At the National Laying Contest, England 1927-28, 133 cross bred pullets entered in a special first cross bred section, mostly by backyard or amateur poultry-keepers, and not by professional breeders put up an average of 206 eggs per bird in 48 weeks, which was ten eggs per bird more than the average for the whole contest. Not one cross bred pullet died or was sick.

Heavier Egg Production

During the first two winter months of the present English National contest, 156 cross bred pullets averaged 25.01 eggs per bird per month, which was considerably higher than the average for any pure bred bird.

A comparison between the above official average records and the average production obtained from pure bred flocks either in R.O.P or any Canadian Laying Contest will show that these cross bred pullets put up altogether heavier egg production than an official Canadian flock of pure breds.

The only argument against sex-linked cross breds is that they are not suitable for reproduction, which the writer ventures to suggest is sheer theoretical bunk based on the fact that cross breeding in the past has been haphazard in the hands of absolutely inexperienced poultry keepers. The theorists who put up this argument against cross breeding appear to have overlooked the fact that the very best of our modern pure breds originate at a comparatively recent date from a long series of cross breeding. The original Rhode Island Red, Orpington, Sussex and Barneveld are a result of many generations of cross breeding cross breds.

Even assuming that these cross bred pullets are unsuitable for breeding purposes, there is nothing lost, since of the vast number of pure bred chicks produced annually only a very small percentage are either intended or suitable for future breeders.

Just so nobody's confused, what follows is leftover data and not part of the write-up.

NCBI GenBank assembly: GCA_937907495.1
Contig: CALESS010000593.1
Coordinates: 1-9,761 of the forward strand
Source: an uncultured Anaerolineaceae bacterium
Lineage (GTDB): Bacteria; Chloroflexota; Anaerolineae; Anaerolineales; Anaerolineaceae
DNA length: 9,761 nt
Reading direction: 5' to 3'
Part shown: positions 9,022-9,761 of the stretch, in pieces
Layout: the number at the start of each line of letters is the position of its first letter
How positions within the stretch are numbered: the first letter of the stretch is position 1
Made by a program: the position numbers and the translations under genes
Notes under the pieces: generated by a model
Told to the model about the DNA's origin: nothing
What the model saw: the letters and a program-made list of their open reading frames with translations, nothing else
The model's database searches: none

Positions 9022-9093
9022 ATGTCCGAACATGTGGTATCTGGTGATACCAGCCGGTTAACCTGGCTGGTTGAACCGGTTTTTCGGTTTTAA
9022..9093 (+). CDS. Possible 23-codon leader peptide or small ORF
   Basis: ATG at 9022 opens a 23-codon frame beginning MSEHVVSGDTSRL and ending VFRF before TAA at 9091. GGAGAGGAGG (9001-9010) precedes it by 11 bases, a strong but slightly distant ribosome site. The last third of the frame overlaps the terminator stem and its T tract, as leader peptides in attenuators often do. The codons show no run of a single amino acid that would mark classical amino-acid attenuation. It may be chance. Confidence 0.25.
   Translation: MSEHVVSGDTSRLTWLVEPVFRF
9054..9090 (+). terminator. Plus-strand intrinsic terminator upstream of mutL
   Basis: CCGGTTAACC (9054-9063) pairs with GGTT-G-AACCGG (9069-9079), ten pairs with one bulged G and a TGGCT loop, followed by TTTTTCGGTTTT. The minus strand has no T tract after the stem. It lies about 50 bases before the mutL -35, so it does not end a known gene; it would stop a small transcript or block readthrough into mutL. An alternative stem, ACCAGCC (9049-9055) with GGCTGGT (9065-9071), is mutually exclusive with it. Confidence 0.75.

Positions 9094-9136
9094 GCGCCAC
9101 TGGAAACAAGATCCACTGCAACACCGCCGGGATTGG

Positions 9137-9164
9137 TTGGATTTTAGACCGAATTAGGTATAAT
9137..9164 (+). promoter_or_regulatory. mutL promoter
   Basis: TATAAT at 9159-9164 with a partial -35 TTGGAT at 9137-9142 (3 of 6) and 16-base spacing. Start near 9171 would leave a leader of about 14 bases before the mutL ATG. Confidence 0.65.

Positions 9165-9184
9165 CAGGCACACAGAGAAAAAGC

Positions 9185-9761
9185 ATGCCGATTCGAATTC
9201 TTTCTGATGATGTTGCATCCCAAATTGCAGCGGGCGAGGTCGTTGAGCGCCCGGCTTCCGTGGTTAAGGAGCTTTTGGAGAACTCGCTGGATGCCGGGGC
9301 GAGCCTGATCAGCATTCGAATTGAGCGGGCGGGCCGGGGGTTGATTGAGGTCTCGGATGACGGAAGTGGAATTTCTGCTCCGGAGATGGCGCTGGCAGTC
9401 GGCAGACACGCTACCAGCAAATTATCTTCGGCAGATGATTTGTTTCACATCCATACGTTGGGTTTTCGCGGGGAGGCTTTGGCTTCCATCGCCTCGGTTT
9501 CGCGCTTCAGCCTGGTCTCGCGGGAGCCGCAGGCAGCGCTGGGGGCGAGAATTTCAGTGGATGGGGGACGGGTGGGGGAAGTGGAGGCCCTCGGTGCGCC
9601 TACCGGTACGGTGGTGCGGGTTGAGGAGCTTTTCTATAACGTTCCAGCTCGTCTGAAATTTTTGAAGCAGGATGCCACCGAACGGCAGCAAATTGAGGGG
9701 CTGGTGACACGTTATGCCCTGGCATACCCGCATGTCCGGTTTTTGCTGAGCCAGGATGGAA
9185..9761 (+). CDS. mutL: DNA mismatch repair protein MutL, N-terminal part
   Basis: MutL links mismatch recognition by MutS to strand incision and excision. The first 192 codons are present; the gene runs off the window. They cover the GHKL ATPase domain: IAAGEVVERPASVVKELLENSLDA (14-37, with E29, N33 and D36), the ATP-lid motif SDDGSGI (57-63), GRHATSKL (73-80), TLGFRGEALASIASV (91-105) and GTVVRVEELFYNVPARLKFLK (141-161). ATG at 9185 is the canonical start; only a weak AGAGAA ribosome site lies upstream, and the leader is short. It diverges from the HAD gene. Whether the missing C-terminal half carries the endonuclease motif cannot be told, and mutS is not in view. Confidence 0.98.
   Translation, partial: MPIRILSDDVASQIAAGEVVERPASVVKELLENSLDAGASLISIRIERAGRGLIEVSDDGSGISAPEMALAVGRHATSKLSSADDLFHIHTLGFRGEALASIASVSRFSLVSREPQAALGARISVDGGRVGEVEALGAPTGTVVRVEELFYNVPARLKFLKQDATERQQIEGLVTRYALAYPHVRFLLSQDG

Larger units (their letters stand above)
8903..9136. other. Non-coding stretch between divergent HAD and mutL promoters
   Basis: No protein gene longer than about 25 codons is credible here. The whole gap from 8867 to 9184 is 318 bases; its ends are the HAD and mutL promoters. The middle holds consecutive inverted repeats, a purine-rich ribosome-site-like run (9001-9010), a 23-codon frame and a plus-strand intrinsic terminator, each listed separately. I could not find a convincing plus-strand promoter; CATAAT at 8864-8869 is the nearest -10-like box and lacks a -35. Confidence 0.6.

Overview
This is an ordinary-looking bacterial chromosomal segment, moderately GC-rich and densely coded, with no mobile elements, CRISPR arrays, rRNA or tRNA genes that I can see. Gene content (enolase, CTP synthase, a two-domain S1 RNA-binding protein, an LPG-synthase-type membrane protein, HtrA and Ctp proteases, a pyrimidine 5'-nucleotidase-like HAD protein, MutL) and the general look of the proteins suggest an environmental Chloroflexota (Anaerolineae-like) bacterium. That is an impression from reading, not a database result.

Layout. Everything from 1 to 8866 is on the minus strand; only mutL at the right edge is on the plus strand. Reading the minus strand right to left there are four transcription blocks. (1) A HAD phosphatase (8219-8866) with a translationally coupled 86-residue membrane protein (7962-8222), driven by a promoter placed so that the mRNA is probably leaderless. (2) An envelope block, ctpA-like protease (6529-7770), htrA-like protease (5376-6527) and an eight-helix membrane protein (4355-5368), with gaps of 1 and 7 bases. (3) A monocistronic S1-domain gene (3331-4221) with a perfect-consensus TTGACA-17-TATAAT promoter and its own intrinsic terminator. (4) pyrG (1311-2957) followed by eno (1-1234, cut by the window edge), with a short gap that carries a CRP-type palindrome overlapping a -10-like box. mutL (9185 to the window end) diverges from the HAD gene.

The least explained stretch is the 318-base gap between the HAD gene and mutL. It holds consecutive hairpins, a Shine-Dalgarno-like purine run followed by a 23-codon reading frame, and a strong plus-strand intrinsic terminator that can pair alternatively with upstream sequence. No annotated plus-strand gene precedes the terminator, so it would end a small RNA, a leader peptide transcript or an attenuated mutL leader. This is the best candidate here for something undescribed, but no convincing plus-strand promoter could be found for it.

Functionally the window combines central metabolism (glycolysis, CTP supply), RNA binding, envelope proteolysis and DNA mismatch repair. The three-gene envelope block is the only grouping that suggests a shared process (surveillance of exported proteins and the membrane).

The Modern Method

The process of reproduction of pure bred stock today is something like this. The poultry breeder mates up two or three pens from which he produces his own future breeding stock, and he also mates one or more large flock pens from which he produces commercial chicks to be sold by the thousands to egg farmers all over the Continent, and which are destined to produce eggs from human consumption only, and not for hatching. The destiny of a chick for breeding is entirely different to that of a chick for egg production, and it should receive different and better treatment thoroughly its life.

What is to prevent a breeder from keeping two or three special pedigree pens of two different pure breds from which he would produce a certain number of pure bred pullets according to the size of his business. These pullets would be trapnested and the very best of them selected for the reproduction of more pure bred stock. The balance of the high egg record hens would be flock mated to high egg record pedigreed cockerels of the other pure bred, and from this pen day old sex-linked pullets could be produced from commercial egg production.